A slicker solution is a cable trough (something like this) above or to the side of the panel, with a few shorter conduits connecting the trough to the panel. It's a bit more work since they often need to be punched/drilled for the conduit, but certainly code compliant. A few things to keep in mind if you go the trough or large junction box direction:

* Be aware of box fill. Both calculated and also just ensuring it doesn't become a rats nest of wires inside.
* Conduit (raceway) have a maximum number of current carrying conductors, which is why most installs like this you'll see multiple 3/4" conduits rather than one large 1.5" conduit. BUT the NEC does make an exception for raceways (conduits) less than 24". So AFAIK, you could do one large conduit, as long as you keep it short.
* You only need one ground sized to the largest ground wire. Then add a ground bar in your junction box or trough and connect all the grounds to it.
* Neutrals have to remain separate and appropriately sized
* I'd highly recommend wire markers to keep the hots and neutrals clear which one goes where. Remember GFI and AFCI breakers (and MWBC) need to ensure they go to the correct breaker.
 
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Old 08-22-23, 07:03 AM
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Conduit (raceway) have a maximum number of current carrying conductors, which is why most installs like this you'll see multiple 3/4" conduits rather than one large 1.5" conduit. BUT the NEC does make an exception for raceways (conduits) less than 24". So AFAIK, you could do one large conduit, as long as you keep it short.
I was aware that there is a maximum fill percentage of 40% when there are 3 or more wires and that goes up to 60% if the conduit is not more than 24 inches long. Is there also a limit on the absolute number of conductors in conduit?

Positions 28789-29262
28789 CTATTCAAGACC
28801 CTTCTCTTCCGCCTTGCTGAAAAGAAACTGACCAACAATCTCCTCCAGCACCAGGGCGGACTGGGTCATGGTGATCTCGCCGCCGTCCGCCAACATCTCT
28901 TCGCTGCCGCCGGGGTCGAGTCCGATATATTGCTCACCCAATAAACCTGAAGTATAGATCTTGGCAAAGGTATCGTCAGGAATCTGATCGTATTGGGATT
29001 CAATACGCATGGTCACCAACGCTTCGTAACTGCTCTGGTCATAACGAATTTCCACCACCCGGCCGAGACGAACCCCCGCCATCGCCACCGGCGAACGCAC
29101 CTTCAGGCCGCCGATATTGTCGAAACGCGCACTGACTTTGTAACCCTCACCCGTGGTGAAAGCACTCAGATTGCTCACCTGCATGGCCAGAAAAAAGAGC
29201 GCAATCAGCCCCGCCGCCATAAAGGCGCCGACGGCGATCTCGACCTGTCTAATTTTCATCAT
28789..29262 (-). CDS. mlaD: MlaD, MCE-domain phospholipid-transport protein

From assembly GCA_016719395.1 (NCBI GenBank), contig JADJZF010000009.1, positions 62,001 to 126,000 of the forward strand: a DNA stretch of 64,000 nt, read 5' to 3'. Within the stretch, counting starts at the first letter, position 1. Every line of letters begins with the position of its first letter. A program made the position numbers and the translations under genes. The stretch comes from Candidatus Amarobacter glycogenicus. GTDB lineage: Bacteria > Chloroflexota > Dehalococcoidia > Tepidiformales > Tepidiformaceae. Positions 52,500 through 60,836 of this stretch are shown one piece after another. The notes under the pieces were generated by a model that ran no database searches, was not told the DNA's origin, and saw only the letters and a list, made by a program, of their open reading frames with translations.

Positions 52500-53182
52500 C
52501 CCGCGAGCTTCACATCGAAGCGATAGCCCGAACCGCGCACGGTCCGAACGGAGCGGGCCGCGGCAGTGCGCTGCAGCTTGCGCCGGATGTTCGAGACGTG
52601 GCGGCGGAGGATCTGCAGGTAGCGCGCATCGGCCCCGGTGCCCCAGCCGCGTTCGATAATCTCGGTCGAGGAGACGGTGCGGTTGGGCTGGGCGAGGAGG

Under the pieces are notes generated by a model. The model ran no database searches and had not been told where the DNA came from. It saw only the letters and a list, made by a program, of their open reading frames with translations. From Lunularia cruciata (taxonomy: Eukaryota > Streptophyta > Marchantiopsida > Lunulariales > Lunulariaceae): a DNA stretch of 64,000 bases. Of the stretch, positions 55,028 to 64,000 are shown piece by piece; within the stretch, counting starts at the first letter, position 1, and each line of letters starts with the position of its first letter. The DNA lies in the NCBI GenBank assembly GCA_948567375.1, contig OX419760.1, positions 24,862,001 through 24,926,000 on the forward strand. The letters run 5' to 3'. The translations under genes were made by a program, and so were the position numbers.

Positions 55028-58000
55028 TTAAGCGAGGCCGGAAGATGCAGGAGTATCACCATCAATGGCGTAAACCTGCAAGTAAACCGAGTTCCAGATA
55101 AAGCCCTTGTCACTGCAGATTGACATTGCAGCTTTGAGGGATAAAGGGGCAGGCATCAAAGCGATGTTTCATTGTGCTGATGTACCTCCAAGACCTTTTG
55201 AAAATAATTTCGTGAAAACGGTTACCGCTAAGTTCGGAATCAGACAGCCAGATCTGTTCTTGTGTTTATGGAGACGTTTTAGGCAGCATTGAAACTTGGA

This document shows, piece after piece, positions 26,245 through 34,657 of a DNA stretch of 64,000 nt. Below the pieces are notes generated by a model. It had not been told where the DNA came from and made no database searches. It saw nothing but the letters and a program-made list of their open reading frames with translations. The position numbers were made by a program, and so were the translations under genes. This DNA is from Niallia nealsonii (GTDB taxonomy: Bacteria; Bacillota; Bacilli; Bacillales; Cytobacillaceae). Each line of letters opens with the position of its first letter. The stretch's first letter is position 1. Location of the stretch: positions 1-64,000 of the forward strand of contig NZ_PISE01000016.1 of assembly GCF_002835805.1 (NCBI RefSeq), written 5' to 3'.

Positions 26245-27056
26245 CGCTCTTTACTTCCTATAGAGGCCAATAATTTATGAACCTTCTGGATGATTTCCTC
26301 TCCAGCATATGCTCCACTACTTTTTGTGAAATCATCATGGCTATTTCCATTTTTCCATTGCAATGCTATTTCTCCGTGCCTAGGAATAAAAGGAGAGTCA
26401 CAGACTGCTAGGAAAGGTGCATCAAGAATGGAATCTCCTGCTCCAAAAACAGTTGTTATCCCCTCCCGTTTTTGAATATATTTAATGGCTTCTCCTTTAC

A slicker solution is a cable trough (something like this)
Thanks for that link. It looks nice and is reasonably priced.
 
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Old 08-22-23, 07:26 PM
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Is there also a limit on the absolute number of conductors in conduit?
Yes. See the tables in Chapter 9 Annex C of the NEC code book.
 
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Old 08-22-23, 08:17 PM
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Is there also a limit on the absolute number of conductors in conduit?

Yes. See the tables in Chapter 9 Annex C of the NEC code book.
Annex C states that it is based on tables 1, 4, and 5 or 5A in the chapter, which give the fill limits, the size of the conduit, and the size of the conductors. So it is just doing the fill calculations for the common case where the conductors are all the same rather than being another limit on how the conduit can be filled.
 
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Old 08-23-23, 02:10 PM
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For wires of different sizes, construction, or insulation types you then have to go to Chapter 9 tables and do the calculations yourself. Nipples (Raceways 24" or less) are only allowed to be filled to 60% of their total cross-section area. (Chapter 9 tables note #4)
 
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Old 08-24-23, 07:38 AM
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For wires of different sizes, construction, or insulation types you then have to go to Chapter 9 tables and do the calculations yourself. Nipples (Raceways 24" or less) are only allowed to be filled to 60% of their total cross-section area. (Chapter 9 tables note #4)
OK. I understand the fill rules. I was concerned that there might be another limit on the absolute number of conductors that can be put into a piece of conduit based on one of the earlier replies.
 
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Old 08-24-23, 10:05 AM
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might be another limit on the absolute number of conductors that can be put into a piece of conduit based on one of the earlier replies.
If that was my reply - I apologize if I caused any confusion. Because the nipples will be under 24", the limits based on current-carrying conductors is not applicable. It's only conduit fill.